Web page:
The VRSP Mulat Mata Project: Saving Filipinos from Diabetic Retinopathy Blindness

Written by: Glenn Alog, MD

Every 14th of November, World Diabetes Day (WDD) is celebrated to increase public awareness regarding diabetes and its complications. This year’s theme continues from 2021’s “Access to Diabetes Care”1which aims to identify diabetes mellitus (Type 2 DM) risk in order to reduce the burden of the disease. It stresses the importance of access to information and care leading to prompt treatment and management of the disease. Common complications of diabetes include visual loss, kidney failure, heart attacks, stroke, nerve problems, and poor wound healing that could lead to amputation.2 Among the mentioned problems, retinopathy can often present without symptoms. However, regular screening and examinations can help identify this silent complication of diabetes.

Locally, the Vitreo-Retina Society of the Philippines (VRSP) created the Mulat Mata project in cooperation with the Novartis Excellence in Ophthalmology Vision Award (XOVA), to promote timely screening for diabetics to ensure early diagnosis and treatment of diabetic retinopathy (DR). The project is a comprehensive program which is composed of the following objectives: (1) awareness campaign, (2) education, (3) DR screening, and (4) research. This project was launched on October 8, 2020 and has recently been recognized by the Center for Health Development-I as one of its Gawad Kalusugan awardees for its commitment in ensuring that health programs are provided to the entire populace of Region 1.

Last November 14, 2023, the VRSP, through its Mulat Mata program, conducted its DR screening program in San Juan, La Union in cooperation with DOH Region 1, San Juan LGU and Ilocos Training, and Regional Medical Center (ITRMC). The event used a fundus camera machine through undilated pupils to screen for sight threatening diabetic retinopathy (STDR) or referral-warranted DR, which is defined as severe nonproliferative diabetic retinopathy or worse, with or without the presence of center-involving macular edema. The one-day event proved fruitful as the team was able to conduct diabetic retinopathy screening for 66 patients wherein 57 (86.4%) had DM, 7 (12.3%) had any stage of DR, 4 (7.025%) had STDR and 6 (10.5%) had other significant eye problems.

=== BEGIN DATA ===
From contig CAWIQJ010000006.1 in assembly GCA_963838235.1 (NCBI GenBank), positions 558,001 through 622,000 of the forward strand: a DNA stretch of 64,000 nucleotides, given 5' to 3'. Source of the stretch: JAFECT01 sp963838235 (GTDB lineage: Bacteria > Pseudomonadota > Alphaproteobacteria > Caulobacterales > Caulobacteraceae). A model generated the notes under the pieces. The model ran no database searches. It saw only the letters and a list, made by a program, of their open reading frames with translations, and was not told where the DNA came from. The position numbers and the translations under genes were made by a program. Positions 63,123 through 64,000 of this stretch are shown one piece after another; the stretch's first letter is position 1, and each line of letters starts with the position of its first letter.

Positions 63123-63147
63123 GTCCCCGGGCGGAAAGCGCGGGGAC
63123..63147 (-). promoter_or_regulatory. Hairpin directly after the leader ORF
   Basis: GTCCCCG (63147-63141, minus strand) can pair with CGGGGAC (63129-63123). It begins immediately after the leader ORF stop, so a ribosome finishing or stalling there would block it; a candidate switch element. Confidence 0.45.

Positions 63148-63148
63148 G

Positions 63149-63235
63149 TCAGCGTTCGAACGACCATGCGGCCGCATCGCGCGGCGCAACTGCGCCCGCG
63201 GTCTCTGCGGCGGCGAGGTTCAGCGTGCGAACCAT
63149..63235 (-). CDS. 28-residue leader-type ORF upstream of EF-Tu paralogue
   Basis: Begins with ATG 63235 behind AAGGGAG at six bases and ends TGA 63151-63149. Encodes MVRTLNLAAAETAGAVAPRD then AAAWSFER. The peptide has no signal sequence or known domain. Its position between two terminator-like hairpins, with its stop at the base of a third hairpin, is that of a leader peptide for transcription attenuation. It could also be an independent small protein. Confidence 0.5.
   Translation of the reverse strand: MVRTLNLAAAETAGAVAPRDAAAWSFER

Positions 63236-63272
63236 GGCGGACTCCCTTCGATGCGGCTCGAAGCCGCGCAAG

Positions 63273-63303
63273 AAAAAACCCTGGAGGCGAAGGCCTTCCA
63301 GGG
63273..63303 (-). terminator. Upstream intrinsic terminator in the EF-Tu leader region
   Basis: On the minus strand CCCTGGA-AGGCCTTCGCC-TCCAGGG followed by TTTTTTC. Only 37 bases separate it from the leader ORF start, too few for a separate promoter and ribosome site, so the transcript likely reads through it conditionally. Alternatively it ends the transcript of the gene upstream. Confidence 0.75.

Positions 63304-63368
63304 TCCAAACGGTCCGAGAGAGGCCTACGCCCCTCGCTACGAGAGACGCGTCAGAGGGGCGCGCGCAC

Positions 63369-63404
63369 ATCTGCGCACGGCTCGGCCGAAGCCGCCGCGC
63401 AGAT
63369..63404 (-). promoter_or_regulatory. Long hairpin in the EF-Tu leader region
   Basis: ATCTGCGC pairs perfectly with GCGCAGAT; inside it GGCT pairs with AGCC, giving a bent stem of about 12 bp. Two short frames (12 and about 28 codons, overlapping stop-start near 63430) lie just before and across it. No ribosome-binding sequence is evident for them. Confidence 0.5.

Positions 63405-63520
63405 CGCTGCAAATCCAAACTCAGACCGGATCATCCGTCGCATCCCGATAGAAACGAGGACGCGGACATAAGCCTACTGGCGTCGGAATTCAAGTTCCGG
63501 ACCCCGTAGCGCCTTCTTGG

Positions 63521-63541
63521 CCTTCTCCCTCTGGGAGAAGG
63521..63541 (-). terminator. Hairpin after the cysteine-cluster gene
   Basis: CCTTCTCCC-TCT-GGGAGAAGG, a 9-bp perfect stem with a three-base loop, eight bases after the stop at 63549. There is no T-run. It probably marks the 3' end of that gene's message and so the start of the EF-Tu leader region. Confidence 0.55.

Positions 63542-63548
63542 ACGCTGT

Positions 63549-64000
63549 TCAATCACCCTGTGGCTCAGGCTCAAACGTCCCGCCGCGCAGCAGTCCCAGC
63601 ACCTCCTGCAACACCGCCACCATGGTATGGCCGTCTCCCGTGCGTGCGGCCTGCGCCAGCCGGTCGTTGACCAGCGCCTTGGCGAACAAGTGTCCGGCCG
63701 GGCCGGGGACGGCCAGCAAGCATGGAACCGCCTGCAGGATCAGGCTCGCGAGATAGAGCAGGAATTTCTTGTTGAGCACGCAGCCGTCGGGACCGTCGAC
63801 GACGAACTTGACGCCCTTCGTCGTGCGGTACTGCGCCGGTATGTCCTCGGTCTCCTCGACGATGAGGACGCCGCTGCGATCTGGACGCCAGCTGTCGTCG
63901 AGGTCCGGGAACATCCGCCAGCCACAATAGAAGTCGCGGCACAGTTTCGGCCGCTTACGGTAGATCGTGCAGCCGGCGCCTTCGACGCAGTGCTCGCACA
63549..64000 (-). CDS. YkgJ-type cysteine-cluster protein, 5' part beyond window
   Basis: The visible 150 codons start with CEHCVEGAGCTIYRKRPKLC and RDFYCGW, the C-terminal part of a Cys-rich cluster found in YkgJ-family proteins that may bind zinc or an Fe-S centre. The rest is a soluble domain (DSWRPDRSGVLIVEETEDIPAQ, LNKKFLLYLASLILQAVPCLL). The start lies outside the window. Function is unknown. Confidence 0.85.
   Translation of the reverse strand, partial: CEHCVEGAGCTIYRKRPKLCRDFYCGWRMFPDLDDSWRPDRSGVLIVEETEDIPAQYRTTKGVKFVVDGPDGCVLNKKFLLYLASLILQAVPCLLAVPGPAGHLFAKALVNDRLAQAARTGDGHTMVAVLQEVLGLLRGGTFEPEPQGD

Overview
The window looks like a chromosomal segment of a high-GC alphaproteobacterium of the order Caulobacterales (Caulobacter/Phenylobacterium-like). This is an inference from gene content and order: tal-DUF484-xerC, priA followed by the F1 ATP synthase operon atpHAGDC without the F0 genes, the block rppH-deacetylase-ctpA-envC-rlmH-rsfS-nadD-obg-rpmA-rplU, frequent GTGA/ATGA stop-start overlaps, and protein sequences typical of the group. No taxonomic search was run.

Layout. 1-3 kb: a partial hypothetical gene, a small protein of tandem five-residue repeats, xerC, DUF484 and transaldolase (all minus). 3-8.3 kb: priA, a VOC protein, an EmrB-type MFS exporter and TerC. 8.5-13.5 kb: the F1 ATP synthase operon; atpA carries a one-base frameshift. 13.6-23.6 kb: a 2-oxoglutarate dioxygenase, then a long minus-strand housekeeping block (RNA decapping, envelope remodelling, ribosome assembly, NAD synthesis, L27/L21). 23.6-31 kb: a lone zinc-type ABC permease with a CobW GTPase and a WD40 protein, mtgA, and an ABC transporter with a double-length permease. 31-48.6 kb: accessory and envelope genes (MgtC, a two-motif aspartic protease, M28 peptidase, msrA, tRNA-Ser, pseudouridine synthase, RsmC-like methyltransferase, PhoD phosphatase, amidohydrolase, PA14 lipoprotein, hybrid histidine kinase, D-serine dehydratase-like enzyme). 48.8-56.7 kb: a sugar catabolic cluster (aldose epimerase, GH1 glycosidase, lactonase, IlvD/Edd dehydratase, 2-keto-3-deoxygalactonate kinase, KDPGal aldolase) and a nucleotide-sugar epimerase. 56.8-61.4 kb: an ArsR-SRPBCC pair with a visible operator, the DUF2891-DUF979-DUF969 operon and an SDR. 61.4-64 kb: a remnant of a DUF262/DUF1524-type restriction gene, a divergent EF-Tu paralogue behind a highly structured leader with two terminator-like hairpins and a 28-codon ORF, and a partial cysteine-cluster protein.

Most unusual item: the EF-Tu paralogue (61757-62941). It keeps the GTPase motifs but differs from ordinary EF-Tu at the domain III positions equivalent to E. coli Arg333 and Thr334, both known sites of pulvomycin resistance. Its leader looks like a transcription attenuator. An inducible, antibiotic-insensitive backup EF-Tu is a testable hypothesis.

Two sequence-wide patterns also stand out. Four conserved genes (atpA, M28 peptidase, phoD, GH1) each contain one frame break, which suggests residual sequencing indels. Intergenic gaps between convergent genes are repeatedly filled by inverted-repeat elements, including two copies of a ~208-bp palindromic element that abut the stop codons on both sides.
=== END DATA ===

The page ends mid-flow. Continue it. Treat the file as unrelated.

Still aligned with the WDD, another DR screening event was done on the same day, in cooperation with PAGCOR at the Casino Filipino New Coast Hotel, City of Manila. The patients were mostly employees of the nearby facility with varying degrees of awareness regarding diabetes or DR. A total of 181 participants were screened, wherein 79 of which were diabetics (43.6% of the total screened). Results were immediately evaluated onsite and showed 20 (25.31%) diabetics with any stage of diabetic retinopathy and 9 patients (11.4%) (STDR). The diabetic retinopathy screening was also able to identify 14 other significant eye problems (7.7%) while only 2 (1.1%) sets of ungradable images were noted. Patients with findings were triaged for referral to nearby eye care facilities for appropriate management.

The recent DR screening events have significantly helped address preventable blindness but is just part of the greater goal of dealing with diabetes and its complications. The challenges in this endeavor include the carrying out the actual treatment for the people with complications. There is still potential to improve early detection, timing and reach of the program especially in the far-flung parts of the country outside of the major cities.

In line with the WDD’s thrust of increased access to diabetes care, building up awareness could be one of the most important determinants of success in the battle against diabetes. Educating people at risk, people with the disease and primary healthcare personnel3 can make a difference in the promptness of intervention. Given that diabetes is a chronic morbidity and the Philippines is a country with a significant burden from the disease, the VRSP remains steadfast in its commitment to ensure that diabetic retinopathy screening should become a more regular and more widespread activity not just every November 14, but the whole year round.

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